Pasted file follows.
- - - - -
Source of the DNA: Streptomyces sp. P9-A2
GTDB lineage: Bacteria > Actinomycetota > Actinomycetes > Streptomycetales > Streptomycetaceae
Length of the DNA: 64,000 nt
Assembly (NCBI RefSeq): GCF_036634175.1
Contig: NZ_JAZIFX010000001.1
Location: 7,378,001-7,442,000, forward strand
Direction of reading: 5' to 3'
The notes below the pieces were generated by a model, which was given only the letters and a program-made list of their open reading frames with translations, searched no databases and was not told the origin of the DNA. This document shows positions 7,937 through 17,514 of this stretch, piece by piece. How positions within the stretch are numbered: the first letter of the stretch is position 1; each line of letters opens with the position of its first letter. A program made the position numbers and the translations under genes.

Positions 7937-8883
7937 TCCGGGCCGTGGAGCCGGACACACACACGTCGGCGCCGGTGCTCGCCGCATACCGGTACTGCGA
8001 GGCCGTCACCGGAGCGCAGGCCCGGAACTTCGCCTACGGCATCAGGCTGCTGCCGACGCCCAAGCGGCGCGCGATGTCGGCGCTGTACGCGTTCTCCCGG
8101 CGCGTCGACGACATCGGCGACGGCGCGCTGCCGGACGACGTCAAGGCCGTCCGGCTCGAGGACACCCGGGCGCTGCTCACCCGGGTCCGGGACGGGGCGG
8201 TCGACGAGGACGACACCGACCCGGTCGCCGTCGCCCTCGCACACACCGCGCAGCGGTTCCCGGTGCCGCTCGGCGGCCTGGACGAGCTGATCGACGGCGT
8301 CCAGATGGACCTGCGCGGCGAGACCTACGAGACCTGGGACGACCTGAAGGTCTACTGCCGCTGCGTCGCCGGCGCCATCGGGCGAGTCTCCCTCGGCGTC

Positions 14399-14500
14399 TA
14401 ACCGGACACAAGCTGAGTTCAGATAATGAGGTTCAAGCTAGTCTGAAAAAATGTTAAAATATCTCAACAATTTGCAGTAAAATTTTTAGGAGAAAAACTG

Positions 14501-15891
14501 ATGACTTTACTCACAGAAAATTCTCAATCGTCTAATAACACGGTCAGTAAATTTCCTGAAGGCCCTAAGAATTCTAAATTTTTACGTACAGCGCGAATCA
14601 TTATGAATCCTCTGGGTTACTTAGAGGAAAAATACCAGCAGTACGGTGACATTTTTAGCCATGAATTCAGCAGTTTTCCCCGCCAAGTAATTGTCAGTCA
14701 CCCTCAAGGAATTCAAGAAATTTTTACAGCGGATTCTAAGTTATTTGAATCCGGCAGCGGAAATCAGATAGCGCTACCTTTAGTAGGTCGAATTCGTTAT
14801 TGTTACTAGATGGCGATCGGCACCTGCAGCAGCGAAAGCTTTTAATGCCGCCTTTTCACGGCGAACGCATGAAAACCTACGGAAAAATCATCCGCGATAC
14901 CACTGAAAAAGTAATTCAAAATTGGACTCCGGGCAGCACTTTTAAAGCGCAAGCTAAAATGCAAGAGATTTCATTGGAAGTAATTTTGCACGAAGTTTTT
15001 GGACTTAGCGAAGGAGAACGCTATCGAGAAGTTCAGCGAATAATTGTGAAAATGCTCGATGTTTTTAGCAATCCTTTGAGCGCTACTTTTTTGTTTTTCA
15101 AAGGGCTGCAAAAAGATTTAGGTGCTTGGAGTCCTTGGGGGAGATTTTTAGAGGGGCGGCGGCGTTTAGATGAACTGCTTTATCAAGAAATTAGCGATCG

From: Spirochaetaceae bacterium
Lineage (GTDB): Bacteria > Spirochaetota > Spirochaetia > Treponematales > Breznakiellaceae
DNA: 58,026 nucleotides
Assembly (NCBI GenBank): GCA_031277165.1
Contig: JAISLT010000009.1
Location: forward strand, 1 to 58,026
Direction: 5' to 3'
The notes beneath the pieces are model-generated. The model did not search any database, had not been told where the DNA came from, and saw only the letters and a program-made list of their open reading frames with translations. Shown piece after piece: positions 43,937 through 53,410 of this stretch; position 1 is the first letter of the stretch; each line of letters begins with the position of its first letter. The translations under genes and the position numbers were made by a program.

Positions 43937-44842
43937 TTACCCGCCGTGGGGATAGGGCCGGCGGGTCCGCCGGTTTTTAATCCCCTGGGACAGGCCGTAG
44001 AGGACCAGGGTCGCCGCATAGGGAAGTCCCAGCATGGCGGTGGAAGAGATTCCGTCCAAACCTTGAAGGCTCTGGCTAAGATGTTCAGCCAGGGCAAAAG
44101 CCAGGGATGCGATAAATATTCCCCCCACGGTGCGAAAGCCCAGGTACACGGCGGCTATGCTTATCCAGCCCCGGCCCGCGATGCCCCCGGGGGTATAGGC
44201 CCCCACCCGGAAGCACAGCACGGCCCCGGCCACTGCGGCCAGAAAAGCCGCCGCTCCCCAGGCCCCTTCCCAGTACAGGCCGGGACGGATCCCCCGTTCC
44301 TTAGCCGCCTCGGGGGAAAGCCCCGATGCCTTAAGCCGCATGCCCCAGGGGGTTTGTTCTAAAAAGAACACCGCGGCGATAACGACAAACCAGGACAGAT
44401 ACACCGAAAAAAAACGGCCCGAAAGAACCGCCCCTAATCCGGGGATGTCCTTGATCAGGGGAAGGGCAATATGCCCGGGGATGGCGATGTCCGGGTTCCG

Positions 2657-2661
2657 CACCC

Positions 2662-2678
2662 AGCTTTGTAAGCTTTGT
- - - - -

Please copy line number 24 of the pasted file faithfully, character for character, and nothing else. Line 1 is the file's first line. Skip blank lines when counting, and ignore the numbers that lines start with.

15001 GGACTTAGCGAAGGAGAACGCTATCGAGAAGTTCAGCGAATAATTGTGAAAATGCTCGATGTTTTTAGCAATCCTTTGAGCGCTACTTTTTTGTTTTTCA